Do not rest wrist/ palm on edge Desk or keyboard tray? Wrist rest? Using the tilt feature on your keyboard often leads to awkward postures in the wrist. The keyboard should not be tilted to any significant degree. Resting wrist or palm on the edge of the desk or rest pad will cause awkward postures and local contact stress – hindering nerve conduction and or blood flow. A keyboard tray can be useful, although not necessary. If using one, consider using a tray that is long enough to accommodate a mouse. A tray will be necessary if your desk depth does not accommodate the monitor and keyboard with proper viewing distance or if your chair does not go high enough to accommodate proper upper extremity postures and the desk cannot be lowered. The rest pad should only be used when resting - not while keyboarding as this often leads to awkward postures and contact stress. Keyboard should be slightly lower than normal desk height. Use an adjustable keyboard tray. If that is noit low enough, try raising your chair…..prevent legs dangling by using a foot rest. Home row of keys at elbow level.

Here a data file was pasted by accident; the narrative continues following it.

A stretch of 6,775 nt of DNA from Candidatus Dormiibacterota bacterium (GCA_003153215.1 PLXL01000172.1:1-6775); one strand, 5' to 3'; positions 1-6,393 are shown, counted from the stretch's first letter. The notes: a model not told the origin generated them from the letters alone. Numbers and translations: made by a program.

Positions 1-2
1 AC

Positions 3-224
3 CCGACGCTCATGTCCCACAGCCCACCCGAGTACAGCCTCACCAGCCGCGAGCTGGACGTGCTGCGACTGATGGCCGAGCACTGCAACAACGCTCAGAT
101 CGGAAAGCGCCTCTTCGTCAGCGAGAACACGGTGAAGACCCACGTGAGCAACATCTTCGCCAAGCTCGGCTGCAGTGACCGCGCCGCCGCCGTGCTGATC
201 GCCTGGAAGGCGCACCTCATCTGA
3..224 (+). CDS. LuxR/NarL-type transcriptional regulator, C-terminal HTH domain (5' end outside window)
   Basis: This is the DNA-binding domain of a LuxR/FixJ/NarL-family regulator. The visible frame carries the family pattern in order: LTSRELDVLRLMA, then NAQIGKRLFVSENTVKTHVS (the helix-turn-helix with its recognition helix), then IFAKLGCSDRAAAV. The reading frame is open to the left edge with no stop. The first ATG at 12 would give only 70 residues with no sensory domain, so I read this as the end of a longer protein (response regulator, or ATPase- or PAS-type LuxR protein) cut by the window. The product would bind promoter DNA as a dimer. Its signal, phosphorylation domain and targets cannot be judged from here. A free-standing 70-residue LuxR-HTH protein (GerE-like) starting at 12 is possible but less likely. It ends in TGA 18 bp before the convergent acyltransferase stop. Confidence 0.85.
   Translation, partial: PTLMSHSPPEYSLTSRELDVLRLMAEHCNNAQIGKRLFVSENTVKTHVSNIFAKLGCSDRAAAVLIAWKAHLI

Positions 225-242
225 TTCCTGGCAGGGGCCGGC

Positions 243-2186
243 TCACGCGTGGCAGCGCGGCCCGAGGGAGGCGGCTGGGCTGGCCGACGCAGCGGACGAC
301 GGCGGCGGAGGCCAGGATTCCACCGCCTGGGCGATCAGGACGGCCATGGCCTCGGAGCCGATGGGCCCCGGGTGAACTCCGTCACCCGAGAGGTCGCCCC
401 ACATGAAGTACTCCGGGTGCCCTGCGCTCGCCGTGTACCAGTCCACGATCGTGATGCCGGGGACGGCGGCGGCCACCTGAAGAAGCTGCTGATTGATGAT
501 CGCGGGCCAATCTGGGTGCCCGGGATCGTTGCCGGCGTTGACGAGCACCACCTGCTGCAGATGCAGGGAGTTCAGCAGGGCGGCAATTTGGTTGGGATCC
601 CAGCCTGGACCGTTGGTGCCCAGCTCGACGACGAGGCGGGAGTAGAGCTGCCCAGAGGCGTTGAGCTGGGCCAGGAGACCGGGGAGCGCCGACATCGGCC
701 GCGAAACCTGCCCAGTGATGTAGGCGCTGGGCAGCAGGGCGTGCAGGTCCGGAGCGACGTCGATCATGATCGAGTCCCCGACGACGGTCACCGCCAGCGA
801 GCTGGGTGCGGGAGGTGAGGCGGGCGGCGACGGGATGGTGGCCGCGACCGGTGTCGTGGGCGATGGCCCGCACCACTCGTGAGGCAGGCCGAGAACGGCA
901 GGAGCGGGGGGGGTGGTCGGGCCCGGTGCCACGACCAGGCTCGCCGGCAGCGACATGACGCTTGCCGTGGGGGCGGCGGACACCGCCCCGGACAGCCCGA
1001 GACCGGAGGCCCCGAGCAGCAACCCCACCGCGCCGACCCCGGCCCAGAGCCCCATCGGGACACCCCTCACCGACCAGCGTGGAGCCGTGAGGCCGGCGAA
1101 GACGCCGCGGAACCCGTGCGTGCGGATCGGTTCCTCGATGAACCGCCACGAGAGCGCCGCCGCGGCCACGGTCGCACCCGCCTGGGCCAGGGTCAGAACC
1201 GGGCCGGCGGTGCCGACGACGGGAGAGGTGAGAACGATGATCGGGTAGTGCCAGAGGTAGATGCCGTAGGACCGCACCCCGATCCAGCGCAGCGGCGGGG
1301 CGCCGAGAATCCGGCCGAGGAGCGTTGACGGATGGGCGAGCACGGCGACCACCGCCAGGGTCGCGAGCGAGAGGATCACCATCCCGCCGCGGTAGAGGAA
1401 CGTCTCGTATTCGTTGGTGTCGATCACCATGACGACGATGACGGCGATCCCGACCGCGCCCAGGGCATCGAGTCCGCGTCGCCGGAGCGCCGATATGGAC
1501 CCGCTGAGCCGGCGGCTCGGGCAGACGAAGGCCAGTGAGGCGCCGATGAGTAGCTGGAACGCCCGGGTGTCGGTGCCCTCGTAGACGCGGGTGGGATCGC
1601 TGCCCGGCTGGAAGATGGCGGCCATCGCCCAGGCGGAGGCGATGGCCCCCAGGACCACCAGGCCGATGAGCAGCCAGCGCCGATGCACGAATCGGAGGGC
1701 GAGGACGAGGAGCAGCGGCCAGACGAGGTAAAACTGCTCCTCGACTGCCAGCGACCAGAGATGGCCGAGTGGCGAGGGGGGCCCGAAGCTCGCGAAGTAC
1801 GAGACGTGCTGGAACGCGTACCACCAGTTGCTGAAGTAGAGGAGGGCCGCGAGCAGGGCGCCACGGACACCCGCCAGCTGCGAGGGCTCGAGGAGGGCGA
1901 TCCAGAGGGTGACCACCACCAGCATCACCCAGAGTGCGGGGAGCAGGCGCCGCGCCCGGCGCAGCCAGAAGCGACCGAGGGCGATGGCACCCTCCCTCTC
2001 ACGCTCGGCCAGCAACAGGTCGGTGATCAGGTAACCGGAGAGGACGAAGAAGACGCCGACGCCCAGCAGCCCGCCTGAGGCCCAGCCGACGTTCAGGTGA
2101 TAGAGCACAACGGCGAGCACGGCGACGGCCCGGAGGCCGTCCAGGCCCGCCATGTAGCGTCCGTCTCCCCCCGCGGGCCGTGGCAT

Other Considerations Printer/ Scanner
Place at a distance to necessitate a walk or change in posture. Mouse Placing mouse at same height of keyboard and as close as possible will minimize postural stress
5 Minute Self Assessment
What is the distance from my eyes to the monitor? What position are my wrist in while typing? What parts of my body are touching my chair? What are my feet doing? Imagine you are looking at yourself from above. Where are your ears in relation to your shoulders and monitor? 5 questions that can help you monitor yourself throughout your day Shoulders should be aligned with keyboard & monitor and ears should be directly above shoulders so the wt of the head is balanced